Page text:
UCL Quantum Science and Technology Institute


My Summer Work Experience at UCLQ

20 September 2018

Tom McCarthy is a zealous 18 year old from Mayo, Ireland. Over the summer he spent six weeks on work experience in Professor John Morton’s Quantum Spin Dynamics group at UCLQ.

Tom McCarthy in the Morton Lab

I have always been interested in Physics. Last November, a friend mentioned quantum computers to me, prompting me to research them and I was instantly fascinated by these new devices!

They are a new type of computer which will soon be able to solve more complex problems than traditional computers can tackle. Many scientists strongly believe that quantum computers will one day revolutionize chemistry and materials science; giving us the ability to predict specific properties of molecules and materials.

Everything started last year, when my younger sister and I visited London. She wanted to do some sightseeing, but I was eager to see a quantum computing lab. We came to a compromise - I got to visit one lab and then she led the way for the rest of the day. Win-win!

Before the trip, I emailed a number of prominent professors who run quantum computing labs in London. I explained who I was, I told them about my nuclear fusion reactor project and asked about doing some summer work experience in their lab. Professor John Morton, from UCL, invited me to meet him at the Quantum Science and Technology Institute. I soon found myself sitting in his office, talking about quantum computers with a leader in the field, and couldn’t have been happier!

Fast forward to last July and I was boarding a plane to London Stansted. Prof. Morton had considered my request and generously took me on as summer student.

I wanted to learn about quantum computers and felt that, there could be no better way to spend some time in a quantum computing research group. Further, doing it at UCL, an internationally renowned university, seemed like an incredible opportunity. Along with indulging my interest in quantum computers, I would get to see what physics research was really like, how scientists develop new ideas and work in a team. Plus, coming from one of the wettest parts of Ireland, a summer in London sounded pretty good.

By the time I started, the new lab was ready: seeing it for the first time was stunning, in front of me there was a shiny, golden, brand new dilution refrigerator. Over the last nine months I'd seen these in numerous videos and articles, and now I was going to work with one.

Before starting, I didn't know what to expect from an academic setting - would things happen fast or slow, how would the group dynamic work? I've had some experience in start-up companies and I was very curious to see how academic research would compare - would it be somewhere I could see myself working, which one would I prefer?

Something I correctly anticipated it was the almost constant discussion about physics and quantum computers, which was just brilliant. This was often with my fellow summer students, Harriet and Ayham, whom I learned a lot from. One misconception I had was that industry was the area of longer working hours. Wrong! The researchers I got to work with, were often in the lab until late and worked really hard! For me, this was encouraging. I’d like to work with people who really love what they do. In fairness, this may not be everybody’s ideal working arrangement, but it’s the one that appeals to me!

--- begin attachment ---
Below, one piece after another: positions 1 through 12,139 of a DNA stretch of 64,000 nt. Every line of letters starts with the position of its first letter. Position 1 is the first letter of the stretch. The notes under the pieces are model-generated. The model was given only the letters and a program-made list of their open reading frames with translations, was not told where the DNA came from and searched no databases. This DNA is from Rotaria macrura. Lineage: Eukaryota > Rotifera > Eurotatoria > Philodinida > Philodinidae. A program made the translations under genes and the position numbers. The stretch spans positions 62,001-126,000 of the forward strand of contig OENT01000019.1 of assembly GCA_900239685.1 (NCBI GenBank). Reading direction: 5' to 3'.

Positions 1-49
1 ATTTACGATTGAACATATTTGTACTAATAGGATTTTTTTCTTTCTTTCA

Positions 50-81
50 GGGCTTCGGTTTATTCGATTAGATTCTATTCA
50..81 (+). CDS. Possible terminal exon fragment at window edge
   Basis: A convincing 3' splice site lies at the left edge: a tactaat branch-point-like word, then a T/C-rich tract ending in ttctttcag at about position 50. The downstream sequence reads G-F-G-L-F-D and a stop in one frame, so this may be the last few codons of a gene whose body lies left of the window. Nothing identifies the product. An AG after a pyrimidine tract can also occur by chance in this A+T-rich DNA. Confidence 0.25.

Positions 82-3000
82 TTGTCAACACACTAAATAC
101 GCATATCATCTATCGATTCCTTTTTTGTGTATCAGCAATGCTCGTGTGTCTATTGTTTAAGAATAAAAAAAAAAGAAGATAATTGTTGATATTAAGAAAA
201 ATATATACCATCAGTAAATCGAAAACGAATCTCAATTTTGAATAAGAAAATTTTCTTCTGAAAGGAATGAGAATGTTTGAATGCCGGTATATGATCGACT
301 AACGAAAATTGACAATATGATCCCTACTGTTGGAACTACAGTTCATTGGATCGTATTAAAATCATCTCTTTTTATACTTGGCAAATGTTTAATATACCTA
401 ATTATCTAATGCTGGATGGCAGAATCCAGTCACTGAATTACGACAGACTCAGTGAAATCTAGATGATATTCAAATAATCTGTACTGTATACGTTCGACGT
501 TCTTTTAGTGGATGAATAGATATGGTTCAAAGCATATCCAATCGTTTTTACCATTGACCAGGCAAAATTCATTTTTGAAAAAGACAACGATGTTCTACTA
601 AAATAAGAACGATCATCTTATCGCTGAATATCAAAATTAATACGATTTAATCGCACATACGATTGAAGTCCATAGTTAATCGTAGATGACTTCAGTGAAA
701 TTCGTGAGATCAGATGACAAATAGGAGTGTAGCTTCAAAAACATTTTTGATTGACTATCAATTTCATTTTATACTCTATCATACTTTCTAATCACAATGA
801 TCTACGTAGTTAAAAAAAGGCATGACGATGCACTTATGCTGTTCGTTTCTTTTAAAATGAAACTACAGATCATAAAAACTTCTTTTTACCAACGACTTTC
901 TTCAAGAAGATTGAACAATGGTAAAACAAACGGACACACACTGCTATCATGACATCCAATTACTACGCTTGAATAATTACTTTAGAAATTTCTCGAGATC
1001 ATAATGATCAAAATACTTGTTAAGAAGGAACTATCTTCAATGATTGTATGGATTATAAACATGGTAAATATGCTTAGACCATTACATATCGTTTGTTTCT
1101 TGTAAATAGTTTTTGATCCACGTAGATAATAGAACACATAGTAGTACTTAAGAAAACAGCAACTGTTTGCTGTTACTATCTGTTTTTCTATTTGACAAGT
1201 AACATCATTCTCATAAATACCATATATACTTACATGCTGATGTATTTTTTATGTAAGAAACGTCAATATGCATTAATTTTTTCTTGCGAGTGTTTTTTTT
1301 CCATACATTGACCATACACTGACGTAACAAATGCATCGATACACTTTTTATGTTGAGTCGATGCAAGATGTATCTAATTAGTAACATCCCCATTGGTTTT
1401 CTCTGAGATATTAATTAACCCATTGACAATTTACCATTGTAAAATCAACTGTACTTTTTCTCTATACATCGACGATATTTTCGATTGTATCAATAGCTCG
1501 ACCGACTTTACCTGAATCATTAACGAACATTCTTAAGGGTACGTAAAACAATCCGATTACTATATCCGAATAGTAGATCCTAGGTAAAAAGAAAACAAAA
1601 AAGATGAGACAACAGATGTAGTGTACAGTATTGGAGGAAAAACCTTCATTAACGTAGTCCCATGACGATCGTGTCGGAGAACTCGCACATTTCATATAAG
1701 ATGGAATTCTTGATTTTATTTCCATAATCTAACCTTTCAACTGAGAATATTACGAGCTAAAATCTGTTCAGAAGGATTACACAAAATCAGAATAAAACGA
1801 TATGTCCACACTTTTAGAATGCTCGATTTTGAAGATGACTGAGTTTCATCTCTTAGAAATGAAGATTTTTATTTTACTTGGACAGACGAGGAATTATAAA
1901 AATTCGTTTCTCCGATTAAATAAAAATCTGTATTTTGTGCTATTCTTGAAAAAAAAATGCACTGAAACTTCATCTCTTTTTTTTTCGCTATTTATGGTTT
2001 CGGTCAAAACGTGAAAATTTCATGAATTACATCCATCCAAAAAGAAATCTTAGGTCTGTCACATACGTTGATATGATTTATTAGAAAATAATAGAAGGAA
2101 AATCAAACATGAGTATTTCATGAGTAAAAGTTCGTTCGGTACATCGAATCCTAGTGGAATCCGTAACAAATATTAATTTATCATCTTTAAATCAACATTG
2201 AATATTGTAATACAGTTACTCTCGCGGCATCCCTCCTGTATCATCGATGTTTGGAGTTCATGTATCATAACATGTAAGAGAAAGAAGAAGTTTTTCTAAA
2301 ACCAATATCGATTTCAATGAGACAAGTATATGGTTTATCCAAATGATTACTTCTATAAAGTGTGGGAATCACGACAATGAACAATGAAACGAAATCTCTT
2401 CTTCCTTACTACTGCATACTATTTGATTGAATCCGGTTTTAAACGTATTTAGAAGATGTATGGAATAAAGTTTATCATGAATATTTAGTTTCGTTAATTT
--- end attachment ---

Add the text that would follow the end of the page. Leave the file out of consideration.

When I arrived, the equipment had recently been moved into the new space so we spent a lot of time moving and installing heavy, bulky equipment. I was getting an authentic experimental physics experience… All of the work was accompanied by explanations though, about how the equipment worked and how it would be used. Within two weeks from the lab opening, many experiments were already running: a remarkably quick turnaround according to Prof. Morton!

The highlight of my time at the Quantum Science and Technology Institute was to be able to run an experiment by myself: the experiment used microwave signals and computer code to test one of the devices in the dilution refrigerator. Sofia Patomäki, a PhD student, explained what she wanted the equipment to do and then let me figure out how to do it. By that afternoon I had a functioning program! After Sofia put the finishing touches to it we ran it and I looked forward to seeing the results. Dr Michael Fogarty, a postdoc in the group, gave me some more insight into the theory behind the experiment.

Shadowing PhD students and postdocs in the lab taught me a lot. I watched their work closely and asked plenty of questions, which they always answered graciously. Learning about electron spin resonance, atomic force microscopes and quantum error correction in this way was very fascinating, but there was something especially exciting about programming and running an experiment myself.

Aside from the physics that I learnt from them, my time in the group gave me valuable insight into the world of research and academia. It was a truly enjoyable experience and it will affect many of my decisions over the coming years. Prof. Morton gave me an amazing opportunity without knowing me too well, he only saw my enthusiasm and passion and that's also what I found in his group: Sofia, Michael, Harriet, Ayham and all the other team's members made my experience at UCL a very special time and they showed me a world that I look forward to joining one day.

You can follow Tom on Twitter, or visit his personal website.